Carers and social workers may feel anxious about understanding some of the curriculum; for instance that child’s knowledge and skill in maths or computing may outstrip theirs. It is helpful to reinforce the message that support is not about "knowing answers to homework questions". It is about providing encouragement and a home environment that is conducive to learning. Remind participants that it is not just children who are looked after away from home who need the support of their carers. Most youngsters find some subjects at school difficult and the completion of homework is an issue for many households. Participants may, with some justification, have concerns about whether their budgets or allowances are sufficient to provide all the identified support. Point out that many of the suggested strategies are free or not costly but, if necessary, get them to consider how they might advocate for change, e.g. the local fostering association meeting with the Director of Social Work, or through raising issues at unit managers’ meetings.
Education Scotland's Parentzone website provides numerous resources aimed at how parents and carers can better support learning at home. The leaflet “Making the Most of Time with Your Child” offers ideas for enjoyable experiences to share that will enhance learning in many ways.
At the end of the discussion give out the “How Good is our school” hand-out and suggest that participants use it either by themselves or with colleagues to evaluate the educational richness of the environment in which the children they care for are living. Explain that it has been developed to help individual carers, residential units and schools to think about the different educational aspects of their respective environments.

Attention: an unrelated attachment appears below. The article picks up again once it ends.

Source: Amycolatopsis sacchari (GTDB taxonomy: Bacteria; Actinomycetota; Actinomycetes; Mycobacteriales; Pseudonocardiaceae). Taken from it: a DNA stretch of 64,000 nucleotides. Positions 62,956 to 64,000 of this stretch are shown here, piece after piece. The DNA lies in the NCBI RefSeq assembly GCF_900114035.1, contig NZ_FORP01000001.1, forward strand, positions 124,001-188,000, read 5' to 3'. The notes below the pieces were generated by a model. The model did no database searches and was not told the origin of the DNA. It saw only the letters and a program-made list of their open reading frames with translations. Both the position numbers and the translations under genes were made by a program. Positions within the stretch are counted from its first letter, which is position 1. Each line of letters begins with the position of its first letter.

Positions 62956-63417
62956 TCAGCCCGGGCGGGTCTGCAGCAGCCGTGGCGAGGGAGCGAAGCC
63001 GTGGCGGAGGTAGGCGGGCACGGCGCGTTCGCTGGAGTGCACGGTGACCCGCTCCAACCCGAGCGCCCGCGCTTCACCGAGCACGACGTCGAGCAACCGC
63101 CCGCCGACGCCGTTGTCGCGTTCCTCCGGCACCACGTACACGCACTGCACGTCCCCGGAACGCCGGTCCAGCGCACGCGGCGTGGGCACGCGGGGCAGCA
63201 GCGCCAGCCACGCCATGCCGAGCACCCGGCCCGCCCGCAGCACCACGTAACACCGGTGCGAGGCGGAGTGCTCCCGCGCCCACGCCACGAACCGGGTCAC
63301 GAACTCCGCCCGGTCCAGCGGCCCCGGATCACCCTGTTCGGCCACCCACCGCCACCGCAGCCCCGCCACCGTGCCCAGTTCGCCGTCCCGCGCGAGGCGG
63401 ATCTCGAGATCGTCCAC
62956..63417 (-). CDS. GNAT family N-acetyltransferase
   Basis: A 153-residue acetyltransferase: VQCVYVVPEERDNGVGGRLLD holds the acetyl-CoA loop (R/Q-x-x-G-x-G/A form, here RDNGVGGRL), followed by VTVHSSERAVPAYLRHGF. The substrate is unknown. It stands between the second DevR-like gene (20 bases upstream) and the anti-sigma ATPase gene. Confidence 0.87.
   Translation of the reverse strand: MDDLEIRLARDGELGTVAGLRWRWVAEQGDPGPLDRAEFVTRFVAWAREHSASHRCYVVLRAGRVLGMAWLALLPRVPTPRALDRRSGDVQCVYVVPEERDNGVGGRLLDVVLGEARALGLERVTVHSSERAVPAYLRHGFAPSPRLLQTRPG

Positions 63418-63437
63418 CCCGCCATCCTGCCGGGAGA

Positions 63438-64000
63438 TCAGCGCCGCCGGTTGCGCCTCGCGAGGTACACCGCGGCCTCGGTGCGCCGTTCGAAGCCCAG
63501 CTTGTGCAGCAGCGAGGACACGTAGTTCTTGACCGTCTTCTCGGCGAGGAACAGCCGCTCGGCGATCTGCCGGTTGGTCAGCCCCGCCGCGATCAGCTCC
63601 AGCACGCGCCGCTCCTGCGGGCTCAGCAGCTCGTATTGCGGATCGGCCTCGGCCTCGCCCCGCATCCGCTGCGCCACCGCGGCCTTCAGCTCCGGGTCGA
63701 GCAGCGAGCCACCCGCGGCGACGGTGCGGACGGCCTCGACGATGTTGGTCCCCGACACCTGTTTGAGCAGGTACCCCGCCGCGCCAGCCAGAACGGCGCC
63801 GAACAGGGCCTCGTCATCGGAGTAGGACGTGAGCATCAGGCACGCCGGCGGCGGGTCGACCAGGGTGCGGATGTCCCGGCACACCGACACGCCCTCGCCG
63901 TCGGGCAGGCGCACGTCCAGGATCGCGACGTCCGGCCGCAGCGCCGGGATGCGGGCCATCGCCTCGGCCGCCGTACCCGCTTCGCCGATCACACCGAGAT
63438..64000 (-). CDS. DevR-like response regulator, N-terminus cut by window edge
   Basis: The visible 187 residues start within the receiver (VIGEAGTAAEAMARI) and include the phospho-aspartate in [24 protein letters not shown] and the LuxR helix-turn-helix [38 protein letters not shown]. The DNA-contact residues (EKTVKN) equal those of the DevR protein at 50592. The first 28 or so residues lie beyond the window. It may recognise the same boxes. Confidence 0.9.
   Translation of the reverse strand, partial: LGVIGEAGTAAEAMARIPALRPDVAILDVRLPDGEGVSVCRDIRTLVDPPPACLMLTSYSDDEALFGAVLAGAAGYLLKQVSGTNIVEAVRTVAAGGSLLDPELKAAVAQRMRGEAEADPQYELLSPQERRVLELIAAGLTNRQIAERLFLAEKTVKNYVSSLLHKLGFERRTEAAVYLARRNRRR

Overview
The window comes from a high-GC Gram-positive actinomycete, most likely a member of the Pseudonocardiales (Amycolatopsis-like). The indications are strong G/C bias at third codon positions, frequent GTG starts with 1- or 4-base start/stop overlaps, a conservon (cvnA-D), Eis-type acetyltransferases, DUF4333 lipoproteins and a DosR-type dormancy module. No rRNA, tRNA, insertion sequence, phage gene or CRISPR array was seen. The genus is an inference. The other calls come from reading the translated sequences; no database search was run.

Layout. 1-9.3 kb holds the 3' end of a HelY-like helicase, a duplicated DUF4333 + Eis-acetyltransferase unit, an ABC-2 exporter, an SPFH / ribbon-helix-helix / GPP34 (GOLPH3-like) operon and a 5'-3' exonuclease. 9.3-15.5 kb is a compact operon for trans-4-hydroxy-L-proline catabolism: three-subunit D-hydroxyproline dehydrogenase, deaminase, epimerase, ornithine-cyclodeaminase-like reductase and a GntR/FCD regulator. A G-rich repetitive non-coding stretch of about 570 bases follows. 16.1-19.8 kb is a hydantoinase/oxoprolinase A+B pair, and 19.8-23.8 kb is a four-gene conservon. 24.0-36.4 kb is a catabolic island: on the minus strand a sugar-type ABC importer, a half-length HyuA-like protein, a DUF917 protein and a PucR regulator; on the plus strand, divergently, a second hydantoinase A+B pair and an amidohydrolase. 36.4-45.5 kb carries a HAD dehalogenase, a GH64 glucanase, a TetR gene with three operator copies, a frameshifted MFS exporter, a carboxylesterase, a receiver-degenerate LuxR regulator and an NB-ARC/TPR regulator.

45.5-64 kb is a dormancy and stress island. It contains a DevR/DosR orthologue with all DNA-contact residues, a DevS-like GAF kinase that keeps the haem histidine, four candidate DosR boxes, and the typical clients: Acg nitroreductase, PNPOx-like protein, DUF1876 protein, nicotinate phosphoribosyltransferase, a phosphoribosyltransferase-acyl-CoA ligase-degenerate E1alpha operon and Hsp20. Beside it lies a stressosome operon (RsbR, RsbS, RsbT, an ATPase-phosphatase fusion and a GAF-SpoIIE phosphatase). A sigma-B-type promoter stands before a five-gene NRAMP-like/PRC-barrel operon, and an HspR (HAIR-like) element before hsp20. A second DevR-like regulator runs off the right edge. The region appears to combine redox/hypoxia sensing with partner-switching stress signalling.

- The most important social skills are learned in the home.
- Communication skills begin at home.
- Living with other people provides opportunities to ask questions, test ideas, learn about relationships.
- Home involvement in reading schemes will improve children’s reading abilities.
- Regular homework completion throughout the school career has benefits equivalent to additional schooling.
- The support, encouragement and praise of adults with whom the child has a positive relationship is extremely powerful.
- Carers are in the unique position of being able to provide individualised attention
- All foster family or staff group members have a part to play, as does the birth family.
- The support, encouragement and interest of parents and carers is probably the most important ingredient in the educational experience of a child or young person.
Trainer’s input and group discussion
In this input the trainer should highlight the different ways in which individuals have abilities/skills/cleverness (Use the PowerPoint slide (11) “What kind of intelligence?”. People are often good at different aspects of learning. It is important to note all the different dimensions of cleverness and to seek ways of identifying where a child is clever, to build on this and to create opportunities to develop skills in other areas. For instance, children who have had adverse experiences may have developed skills in ‘reading other people’ but conversely trauma may have inhibited their learning/cleverness in other areas, so they may be clumsy and out of touch with their body. Participants may like to give brief examples of the young people with whom they are living or working and how they are clever. This discussion can be used as a lead in to the core skills activity as it as it helps participants to focus on all the dimensions of intelligence which can be developed and supported within children’s living environments.